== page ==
With budgets always being an issue within the public sector, you would expect the benefits of cloud adoption – delivering services efficiently and providing cost savings – to be driving implementation. However, despite a government initiative for a Cloud First policy which made it mandatory for central government and highly recommended across the entire public sector to evaluate public cloud solutions and to give preference to the use of cloud over on-premise offerings, less than a third of NHS Trusts and under two-thirds of central government have adopted any level of public cloud within their organisation. In addition, 40 local authorities still saw cloud as work in progress. The findings came as a result of a recent Freedom of Information (FoI) request₁, which also maintained that 41% of central government and a whopping 79% of NHS trusts do not plan to move everything to the cloud.
Much of this inertia it seems is down to previously significant investments in infrastructure which has created legacy technology that is proving to be a barrier to public cloud adoption. IT systems that are disparate and have evolved over time make it difficult to provide efficiencies but also make cloud adoption equally troublesome. Whilst there are examples of successes at a local government level, it is often difficult to replicate as each provide unique challenges. The FoI request also revealed that public sector organisations have difficulty in monitoring the public cloud as part of their wider data infrastructure. According to the FoI, approximately half of NHS (48%) and central government organisations (53%) use four or more monitoring tools to manage their infrastructure. At the same time, many (77% of NHS respondents, 55% of central government respondents) are either not using the same monitoring tools across their infrastructure or are unsure if their monitoring and management tools could be capable of working across both on-premises and hybrid environments.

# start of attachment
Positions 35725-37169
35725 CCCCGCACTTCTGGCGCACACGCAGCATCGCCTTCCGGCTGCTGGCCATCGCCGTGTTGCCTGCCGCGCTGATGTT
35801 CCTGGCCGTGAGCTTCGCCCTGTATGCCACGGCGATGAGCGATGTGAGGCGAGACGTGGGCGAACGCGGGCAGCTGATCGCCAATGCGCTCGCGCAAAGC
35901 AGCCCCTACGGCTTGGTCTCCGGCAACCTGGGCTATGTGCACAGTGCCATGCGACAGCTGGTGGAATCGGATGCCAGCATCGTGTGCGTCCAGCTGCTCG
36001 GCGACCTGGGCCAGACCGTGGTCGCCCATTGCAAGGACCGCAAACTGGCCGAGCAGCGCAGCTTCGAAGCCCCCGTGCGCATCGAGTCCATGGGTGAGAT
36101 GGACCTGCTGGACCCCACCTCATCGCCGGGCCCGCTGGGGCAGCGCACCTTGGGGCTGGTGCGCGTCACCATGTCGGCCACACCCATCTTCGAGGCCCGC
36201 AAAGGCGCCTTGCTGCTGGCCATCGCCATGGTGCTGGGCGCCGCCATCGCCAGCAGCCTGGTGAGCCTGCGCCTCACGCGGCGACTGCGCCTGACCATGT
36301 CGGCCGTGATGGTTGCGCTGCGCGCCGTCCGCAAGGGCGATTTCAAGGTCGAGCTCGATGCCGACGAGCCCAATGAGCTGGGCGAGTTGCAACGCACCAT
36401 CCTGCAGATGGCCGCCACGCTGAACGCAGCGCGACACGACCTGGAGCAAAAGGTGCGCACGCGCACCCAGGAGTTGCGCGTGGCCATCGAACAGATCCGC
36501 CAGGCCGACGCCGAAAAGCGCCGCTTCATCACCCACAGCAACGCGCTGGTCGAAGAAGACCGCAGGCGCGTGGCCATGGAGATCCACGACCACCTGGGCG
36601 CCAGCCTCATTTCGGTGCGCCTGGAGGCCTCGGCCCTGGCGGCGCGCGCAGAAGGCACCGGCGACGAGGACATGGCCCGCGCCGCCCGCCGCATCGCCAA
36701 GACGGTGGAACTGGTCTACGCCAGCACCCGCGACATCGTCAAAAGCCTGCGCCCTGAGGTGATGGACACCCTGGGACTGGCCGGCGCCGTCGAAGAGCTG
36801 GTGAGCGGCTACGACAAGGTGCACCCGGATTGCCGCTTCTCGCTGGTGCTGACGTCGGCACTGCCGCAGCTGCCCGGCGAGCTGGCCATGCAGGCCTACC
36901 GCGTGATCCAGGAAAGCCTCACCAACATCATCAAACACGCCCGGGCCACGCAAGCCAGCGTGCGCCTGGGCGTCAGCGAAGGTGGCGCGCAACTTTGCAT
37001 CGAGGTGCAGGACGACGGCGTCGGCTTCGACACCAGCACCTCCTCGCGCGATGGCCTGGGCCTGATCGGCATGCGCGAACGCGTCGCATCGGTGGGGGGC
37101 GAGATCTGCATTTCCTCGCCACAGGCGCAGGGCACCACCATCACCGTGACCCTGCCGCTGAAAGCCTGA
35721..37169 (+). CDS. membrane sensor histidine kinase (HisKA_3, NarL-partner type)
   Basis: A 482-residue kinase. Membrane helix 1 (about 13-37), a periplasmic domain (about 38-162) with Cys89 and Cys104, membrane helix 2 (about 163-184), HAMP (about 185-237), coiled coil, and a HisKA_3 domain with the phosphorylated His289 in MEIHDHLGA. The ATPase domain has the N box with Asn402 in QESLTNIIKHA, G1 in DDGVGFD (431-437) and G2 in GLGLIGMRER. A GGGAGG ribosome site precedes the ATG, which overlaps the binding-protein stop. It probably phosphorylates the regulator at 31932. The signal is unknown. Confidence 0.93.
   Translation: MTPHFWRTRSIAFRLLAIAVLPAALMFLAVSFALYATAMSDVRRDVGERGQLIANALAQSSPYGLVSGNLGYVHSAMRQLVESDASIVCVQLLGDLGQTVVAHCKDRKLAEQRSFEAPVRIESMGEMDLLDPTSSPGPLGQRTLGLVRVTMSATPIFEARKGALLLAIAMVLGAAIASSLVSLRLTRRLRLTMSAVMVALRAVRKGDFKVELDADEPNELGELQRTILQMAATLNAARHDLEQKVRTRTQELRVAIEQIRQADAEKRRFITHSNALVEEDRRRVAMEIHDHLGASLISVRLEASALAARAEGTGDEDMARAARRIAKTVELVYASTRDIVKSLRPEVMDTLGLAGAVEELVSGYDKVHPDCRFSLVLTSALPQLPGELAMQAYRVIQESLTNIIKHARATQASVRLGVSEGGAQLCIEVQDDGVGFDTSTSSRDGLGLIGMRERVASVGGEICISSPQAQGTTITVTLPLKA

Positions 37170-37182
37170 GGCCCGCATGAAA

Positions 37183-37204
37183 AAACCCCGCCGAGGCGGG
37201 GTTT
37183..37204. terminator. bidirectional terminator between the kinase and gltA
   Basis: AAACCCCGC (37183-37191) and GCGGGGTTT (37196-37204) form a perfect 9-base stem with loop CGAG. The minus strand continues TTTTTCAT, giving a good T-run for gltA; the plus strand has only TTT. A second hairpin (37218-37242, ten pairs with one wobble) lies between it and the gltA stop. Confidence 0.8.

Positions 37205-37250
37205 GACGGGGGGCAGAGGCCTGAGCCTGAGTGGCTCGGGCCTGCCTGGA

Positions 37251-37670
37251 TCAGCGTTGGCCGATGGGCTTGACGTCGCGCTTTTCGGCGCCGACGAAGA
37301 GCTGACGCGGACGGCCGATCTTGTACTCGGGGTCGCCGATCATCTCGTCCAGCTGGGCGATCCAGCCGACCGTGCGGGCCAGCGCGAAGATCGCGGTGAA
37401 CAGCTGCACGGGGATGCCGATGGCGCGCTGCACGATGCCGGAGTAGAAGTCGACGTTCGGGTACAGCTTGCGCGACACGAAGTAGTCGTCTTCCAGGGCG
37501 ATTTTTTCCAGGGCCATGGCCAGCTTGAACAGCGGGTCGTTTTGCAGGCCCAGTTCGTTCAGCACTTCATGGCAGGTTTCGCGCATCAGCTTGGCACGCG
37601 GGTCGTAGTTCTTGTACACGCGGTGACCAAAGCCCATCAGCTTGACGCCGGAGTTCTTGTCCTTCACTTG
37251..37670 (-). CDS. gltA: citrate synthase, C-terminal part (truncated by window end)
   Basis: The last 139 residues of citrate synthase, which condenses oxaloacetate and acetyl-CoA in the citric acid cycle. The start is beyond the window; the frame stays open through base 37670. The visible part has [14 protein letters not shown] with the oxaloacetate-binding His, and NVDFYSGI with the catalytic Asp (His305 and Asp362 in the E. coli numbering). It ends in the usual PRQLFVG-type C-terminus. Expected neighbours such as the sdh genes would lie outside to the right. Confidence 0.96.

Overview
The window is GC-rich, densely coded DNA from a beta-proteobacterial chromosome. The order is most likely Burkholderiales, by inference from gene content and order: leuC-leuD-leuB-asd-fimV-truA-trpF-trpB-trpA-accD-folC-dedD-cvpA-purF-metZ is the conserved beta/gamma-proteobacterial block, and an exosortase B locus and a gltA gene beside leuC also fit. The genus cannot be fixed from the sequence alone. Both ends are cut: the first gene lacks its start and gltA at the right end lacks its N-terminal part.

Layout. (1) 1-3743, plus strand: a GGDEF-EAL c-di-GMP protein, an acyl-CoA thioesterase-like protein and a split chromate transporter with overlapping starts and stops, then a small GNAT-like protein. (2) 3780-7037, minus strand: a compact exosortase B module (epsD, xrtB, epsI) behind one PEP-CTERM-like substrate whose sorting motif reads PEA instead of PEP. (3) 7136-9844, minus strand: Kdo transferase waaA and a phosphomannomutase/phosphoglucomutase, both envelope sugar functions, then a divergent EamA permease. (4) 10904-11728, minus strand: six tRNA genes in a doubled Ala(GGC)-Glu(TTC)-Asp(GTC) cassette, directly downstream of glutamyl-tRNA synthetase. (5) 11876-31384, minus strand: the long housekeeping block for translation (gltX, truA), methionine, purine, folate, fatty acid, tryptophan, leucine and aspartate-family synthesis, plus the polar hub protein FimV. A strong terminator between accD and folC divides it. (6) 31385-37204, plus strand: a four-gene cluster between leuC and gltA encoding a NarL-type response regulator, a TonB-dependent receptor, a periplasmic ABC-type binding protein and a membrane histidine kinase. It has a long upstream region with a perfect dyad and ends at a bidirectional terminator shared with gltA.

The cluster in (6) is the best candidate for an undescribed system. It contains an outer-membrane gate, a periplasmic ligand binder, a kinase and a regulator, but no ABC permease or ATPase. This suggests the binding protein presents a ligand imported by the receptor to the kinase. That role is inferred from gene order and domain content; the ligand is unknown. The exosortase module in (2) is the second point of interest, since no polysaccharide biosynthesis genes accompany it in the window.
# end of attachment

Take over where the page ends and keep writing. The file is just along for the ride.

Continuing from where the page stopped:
In addition, despite the UK government and the National Cyber Security Centre guidelines on cloud security₂, there is still a concern over public cloud security. The public sector isn’t immune to security breaches and the repercussions are much greater now.
In the long term, upgrading to a SaaS based IT system will provide government and local authorities with an effective route to improve services and create operational efficiencies. Moving to the cloud enables access to the latest technologies and prevents the legacy issues that many still face at present. However, it requires a planned approach and the channel to do more to address the current issues and provide the public sector with the solutions that can provide a positive return on investment.
Sources and acknowledgements: ITPro, gov.uk.